13. 14. <ul><ul><li>Ah, happy, happy boughs! that cannot shed </li></ul></ul><ul><ul><li>Your leaves, nor ever bid the spring adieu; </li></ul></ul><ul><ul><li>And, happy melodist, unwearied, </li></ul></ul><ul><ul><li>For ever piping songs for ever new; </li></ul></ul><ul><ul><li>More happy love! more happy, happy love! </li></ul></ul><ul><ul><li>For ever warm and still to be enjoy'd, </li></ul></ul><ul><ul><li>For ever panting, and for ever young; </li></ul></ul><ul><ul><li>All breathing human passion far above, </li></ul></ul><ul><ul><li>That leaves a heart high-sorrowful and cloy'd, </li></ul></ul><ul><ul><li>A burning forehead, and a parching tongue. </li></ul></ul>
  14. 15. <ul><ul><li>Who are these coming to the sacrifice? </li></ul></ul><ul><ul><li>To what green altar, O mysterious priest, </li></ul></ul><ul><ul><li>Lead'st thou that heifer lowing at the skies, </li></ul></ul><ul><ul><li>And all her silken flanks with garlands drest? </li></ul></ul><ul><ul><li>What little town by river or sea shore, </li></ul></ul><ul><ul><li>Or mountain-built with peaceful citadel, </li></ul></ul><ul><ul><li>Is emptied of this folk, this pious morn? </li></ul></ul><ul><ul><li>And, little town, thy streets for evermore </li></ul></ul><ul><ul><li>Will silent be; and not a soul to tell </li></ul></ul><ul><ul><li>Why thou art desolate, can e'er return . </li></ul></ul>
  15. 16. <ul><ul><li>O Attic shape! Fair attitude! with brede </li></ul></ul><ul><ul><li>Of marble men and maidens overwrought, </li></ul></ul><ul><ul><li>With forest branches and the trodden weed; </li></ul></ul><ul><ul><li>Thou, silent form, dost tease us out of thought </li></ul></ul><ul><ul><li>As doth eternity: Cold Pastoral! </li></ul></ul><ul><ul><li>When old age shall this generation waste, </li></ul></ul><ul><ul><li>Thou shalt remain, in midst of other woe </li></ul></ul><ul><ul><li>Than ours, a friend to man, to whom thou say'st, </li></ul></ul><ul><ul><li>&quot;Beauty is truth, truth beauty,&quot; - that is all </li></ul></ul><ul><ul><li>Ye know on earth, and all ye need to know . </li></ul></ul>
  16. 17. Keats begins by addressing the urn as an “attic shape.” Attic refers to Attica, a region of east-central ancient Greece in which Athens was the chief city. Shape, of course, refers to the urn. Thus, attic shape is an urn that was crafted in ancient Attica.
  17. 18. The urn is a beautiful one, poet says, adorned with “brede” (braiding, embroidery) depicting marble men and women enacting a scene in the tangle of forest tree branches and weeds. As people look upon the scene, they ponder it–as they would ponder eternity–trying so hard to grasp its meaning that they exhaust themselves of thought.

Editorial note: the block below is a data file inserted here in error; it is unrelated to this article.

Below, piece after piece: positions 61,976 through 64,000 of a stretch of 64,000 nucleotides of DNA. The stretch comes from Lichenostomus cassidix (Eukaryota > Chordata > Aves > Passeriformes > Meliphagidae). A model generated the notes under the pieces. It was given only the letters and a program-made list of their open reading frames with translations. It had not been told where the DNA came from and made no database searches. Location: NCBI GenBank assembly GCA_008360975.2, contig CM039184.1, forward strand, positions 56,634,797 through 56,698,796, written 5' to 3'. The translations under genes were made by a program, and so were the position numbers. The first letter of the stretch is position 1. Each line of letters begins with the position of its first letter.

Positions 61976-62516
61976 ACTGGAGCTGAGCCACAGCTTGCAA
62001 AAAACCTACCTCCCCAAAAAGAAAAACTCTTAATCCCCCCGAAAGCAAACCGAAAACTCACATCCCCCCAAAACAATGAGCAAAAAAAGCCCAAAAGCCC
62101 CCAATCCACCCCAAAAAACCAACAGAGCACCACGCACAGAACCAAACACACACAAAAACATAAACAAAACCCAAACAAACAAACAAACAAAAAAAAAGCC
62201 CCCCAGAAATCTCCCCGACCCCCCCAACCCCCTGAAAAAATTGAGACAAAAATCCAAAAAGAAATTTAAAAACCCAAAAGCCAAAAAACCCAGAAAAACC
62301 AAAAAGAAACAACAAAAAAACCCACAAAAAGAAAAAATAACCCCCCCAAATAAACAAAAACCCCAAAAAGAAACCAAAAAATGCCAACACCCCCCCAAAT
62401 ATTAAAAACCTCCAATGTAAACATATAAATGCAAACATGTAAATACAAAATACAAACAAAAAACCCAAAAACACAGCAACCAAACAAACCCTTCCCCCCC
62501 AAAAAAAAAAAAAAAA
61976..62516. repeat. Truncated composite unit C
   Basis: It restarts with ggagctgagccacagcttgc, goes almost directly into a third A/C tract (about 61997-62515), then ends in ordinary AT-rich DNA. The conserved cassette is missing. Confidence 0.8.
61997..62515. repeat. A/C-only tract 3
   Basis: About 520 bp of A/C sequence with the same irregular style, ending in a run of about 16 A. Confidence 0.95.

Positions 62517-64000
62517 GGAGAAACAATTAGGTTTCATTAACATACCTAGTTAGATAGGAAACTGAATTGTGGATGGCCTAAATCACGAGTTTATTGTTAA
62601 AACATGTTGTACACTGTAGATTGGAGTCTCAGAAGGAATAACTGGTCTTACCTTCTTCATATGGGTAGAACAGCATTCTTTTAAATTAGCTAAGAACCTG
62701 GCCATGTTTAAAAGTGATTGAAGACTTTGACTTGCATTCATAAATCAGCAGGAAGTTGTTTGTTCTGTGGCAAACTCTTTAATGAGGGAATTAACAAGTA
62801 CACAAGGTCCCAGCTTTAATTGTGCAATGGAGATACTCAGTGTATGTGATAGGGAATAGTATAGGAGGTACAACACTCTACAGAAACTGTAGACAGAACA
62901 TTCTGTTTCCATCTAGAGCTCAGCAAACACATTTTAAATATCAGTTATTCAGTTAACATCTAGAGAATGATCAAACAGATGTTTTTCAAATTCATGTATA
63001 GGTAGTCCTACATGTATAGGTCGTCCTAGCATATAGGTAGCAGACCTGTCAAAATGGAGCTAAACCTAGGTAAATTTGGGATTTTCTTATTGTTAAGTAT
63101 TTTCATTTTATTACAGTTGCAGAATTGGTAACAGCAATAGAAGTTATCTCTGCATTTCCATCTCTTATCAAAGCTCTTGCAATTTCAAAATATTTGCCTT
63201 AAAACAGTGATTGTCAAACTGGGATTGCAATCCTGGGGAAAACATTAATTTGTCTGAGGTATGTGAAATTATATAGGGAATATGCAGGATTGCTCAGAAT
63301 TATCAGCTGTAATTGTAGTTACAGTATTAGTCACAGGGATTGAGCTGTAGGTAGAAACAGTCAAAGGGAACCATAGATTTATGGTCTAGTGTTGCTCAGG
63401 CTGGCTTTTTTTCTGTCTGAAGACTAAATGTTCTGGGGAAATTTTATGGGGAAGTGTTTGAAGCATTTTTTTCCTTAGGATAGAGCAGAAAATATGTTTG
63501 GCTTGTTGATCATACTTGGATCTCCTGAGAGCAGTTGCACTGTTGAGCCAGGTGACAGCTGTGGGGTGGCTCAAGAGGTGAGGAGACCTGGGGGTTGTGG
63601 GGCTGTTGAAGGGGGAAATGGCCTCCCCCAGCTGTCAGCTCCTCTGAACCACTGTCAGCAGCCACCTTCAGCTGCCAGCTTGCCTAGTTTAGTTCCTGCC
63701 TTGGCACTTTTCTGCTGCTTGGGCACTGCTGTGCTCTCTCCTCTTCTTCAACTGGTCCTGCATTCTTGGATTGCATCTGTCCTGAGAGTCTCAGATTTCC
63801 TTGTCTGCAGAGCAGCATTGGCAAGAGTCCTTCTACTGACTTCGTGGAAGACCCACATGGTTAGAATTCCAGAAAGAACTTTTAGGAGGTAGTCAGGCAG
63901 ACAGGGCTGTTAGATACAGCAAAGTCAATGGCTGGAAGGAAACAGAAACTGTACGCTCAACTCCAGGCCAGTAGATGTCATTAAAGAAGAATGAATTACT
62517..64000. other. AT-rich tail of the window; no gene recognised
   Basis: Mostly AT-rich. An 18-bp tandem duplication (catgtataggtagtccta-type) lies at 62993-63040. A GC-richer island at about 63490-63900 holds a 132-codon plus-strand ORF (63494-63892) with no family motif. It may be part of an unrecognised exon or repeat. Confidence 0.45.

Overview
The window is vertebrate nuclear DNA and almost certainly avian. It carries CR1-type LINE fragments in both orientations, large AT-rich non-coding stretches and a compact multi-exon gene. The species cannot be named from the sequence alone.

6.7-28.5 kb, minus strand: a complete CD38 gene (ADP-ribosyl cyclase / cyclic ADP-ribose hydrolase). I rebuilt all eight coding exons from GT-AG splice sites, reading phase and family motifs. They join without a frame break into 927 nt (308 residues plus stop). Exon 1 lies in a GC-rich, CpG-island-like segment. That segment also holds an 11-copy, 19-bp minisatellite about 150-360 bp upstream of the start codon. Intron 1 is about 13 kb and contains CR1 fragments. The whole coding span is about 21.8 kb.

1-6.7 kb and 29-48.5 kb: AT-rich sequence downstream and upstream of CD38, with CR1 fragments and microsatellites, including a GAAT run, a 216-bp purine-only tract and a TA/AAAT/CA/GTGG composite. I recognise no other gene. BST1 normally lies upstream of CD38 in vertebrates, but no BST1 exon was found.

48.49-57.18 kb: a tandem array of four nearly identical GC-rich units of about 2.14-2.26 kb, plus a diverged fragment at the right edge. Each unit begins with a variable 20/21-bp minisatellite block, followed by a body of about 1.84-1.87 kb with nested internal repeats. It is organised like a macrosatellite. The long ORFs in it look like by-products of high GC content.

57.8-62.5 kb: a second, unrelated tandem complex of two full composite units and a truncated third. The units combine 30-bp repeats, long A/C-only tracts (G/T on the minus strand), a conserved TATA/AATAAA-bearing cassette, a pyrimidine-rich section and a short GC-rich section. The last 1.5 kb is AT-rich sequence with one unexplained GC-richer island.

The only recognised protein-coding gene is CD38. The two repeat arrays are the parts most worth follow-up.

18. 19. Keats calls the scene a “cold pastoral!”–in part because it is made of cold, unchanging marble and in part, perhaps, because it frustrates him with its unfathomable mysteries, as does eternity.
  19. 20. At this time in his life, Keats was suffering from tuberculosis, a disease that had killed his brother, and was no doubt much occupied with thoughts of eternity. He was also passionately in love with a young woman, Fanny Brawne, but was unable to act decisively on his feelings–even though she reciprocated his love–because he believed his lower social status and his dubious financial situation stood in the way. Consequently, he was like the cold marble of the urn–fixed and immovable.
  20. 21. Keats says that when death claims him and all those of his generation, the urn will remain. And it will say to the next generation what it has said to Keats: “Beauty is truth, truth beauty.” In other words, do not try to look beyond the beauty of the urn and its images, which are representations of the eternal, for no one can see into eternity. The beauty itself is enough for a human; that is the only truth that a human can fully grasp. The poem ends with an endorsement of these words, saying they make up the only axiom that any human being really needs to know.
  21. 22. What roles do the following play in the poem? 1. The urn 2. The figures on the urn 3. The poet 4. The reader(s)
  22. 23. References: http://englishhistory.net/keats/contents.html John Keats's sketch of the Sosibios Vase